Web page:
you’re gonna go far, kid

i don’t think you’ll ever quite understand, until you feel it. the fire licking at my bones; i will not fail again, i will make myself be known.

and the audience feels like it’s miles away, as they clap, and whisper you’re gonna go far, kid–you’re gonna make it big, someday. and when you’re seven years old, living in a storm cloud, i guess that sounds pretty great.

and so my brain grabs onto shit like this, and doesn’t let go. i guess i run with it. take the path of least resistance. i stare my demons straight in the eye. so i work harder, and faster, and stronger, until no one can hurt me, not even you. and now it’s 12:07, and i wander through a graveyard alone, and try to puzzle it out in rhyming lines of poetry.

but i just can’t do it. because there are some things even hot glue and desperation can’t fix. but you said i could do it, you promised and you lied and and now it’s 12:25. and i guess i just can’t help but wonder, if i’d been different, if my brain had been better… would it all have still turned out like this? or would i be high above the clouds you showed me, when i was seven years old. with my castle, and my riches?

but it’s just conjecture. meaningless.


This is the most melodramatic piece ever, and I’m totally gonna be so embarrassed by this in a few years. But whatever, that is a problem for later.

I’ve spent my whole life seeking approval. I don’t think I’m particularly unusual in that. As a kid, I remember learning what I could get praise for, and what I couldn’t. I remember modelling my entire life at the time around figuring out how to get praise out of the adults in my life, mould myself into exactly what they wanted, almost instinctively. Maybe that’s a little weird, I’m not sure.

For me, the thing I got praised for was my achievements. Doing better than everyone else in my class, getting a good grade, you get the drill. I don’t think I’m particularly talented, or gifted or whatever drippy word you want to use–I’m just a very stubborn kid who was placed in an environment, where from a very young age excellence seemed like the only option.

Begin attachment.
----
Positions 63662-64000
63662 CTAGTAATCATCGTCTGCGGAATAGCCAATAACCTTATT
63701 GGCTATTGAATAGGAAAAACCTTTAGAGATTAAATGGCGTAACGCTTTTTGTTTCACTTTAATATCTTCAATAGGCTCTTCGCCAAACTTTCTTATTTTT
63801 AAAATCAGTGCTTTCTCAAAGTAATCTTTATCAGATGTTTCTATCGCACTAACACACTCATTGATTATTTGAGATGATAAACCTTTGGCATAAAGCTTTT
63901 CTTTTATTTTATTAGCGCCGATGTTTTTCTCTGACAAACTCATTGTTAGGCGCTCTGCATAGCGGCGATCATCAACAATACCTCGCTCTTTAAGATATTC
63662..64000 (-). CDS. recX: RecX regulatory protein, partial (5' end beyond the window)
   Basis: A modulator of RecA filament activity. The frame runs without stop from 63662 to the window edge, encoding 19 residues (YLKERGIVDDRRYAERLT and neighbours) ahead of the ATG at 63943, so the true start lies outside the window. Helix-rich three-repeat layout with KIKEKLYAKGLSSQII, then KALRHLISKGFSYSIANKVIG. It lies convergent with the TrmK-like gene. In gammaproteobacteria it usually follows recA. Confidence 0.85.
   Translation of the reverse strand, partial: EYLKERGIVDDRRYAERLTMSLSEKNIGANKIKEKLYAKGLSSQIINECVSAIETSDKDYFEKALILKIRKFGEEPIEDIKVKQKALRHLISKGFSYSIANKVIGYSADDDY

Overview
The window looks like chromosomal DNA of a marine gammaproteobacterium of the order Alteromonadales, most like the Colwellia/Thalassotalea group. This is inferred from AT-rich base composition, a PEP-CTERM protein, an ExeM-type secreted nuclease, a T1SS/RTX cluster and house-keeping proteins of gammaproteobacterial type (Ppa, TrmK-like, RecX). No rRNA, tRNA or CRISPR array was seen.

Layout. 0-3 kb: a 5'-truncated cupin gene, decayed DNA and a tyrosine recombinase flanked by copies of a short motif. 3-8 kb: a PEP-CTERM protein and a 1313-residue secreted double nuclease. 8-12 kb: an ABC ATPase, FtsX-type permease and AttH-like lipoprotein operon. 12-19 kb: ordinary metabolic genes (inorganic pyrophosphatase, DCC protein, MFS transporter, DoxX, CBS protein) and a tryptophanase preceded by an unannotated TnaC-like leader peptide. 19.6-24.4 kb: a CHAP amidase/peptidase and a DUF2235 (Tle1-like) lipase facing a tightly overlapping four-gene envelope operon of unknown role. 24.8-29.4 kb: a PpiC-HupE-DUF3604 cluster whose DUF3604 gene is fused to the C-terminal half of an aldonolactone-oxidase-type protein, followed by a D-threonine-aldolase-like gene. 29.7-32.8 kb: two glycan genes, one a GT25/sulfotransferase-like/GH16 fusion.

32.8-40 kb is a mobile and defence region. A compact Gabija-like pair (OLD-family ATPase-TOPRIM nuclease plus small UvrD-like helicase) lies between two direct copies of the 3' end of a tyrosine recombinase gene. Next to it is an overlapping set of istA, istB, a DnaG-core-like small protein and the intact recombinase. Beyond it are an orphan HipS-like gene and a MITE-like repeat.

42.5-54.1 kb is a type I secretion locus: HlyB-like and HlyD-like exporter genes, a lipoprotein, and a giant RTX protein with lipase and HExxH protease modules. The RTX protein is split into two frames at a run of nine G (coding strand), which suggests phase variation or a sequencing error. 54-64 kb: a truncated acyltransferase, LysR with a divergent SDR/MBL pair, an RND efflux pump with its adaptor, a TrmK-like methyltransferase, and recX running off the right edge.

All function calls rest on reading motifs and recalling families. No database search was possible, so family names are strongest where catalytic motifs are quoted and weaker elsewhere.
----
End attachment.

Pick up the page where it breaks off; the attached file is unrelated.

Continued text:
But for most of my life, people have told me how much potential I have, about the career they think I should lead, or the courses I should take, or the university I should go to. Telling me I’m smarter, or I’m better, or whatever–which I know, sounds like a really dumb thing to have a problem with. But learning the only way you can get praise is by being better than other people all the time is, uh, not the best thing to internalize when you’re seven, let’s just say that. Because from that point on, your entire self-worth becomes dependent on constantly outdoing yourself and your peers every second of every day, and if you can’t do that, your entire identity is gone.

It’s just weird, I guess. Because no matter how much other people cheer for me, or praise me, I still feel hollow, and empty, and other people caring about me doesn’t make me feel any better. Which is hard. I don’t know, it’s just something that’s been on my mind a lot of late.

Lots of love,

Lorna

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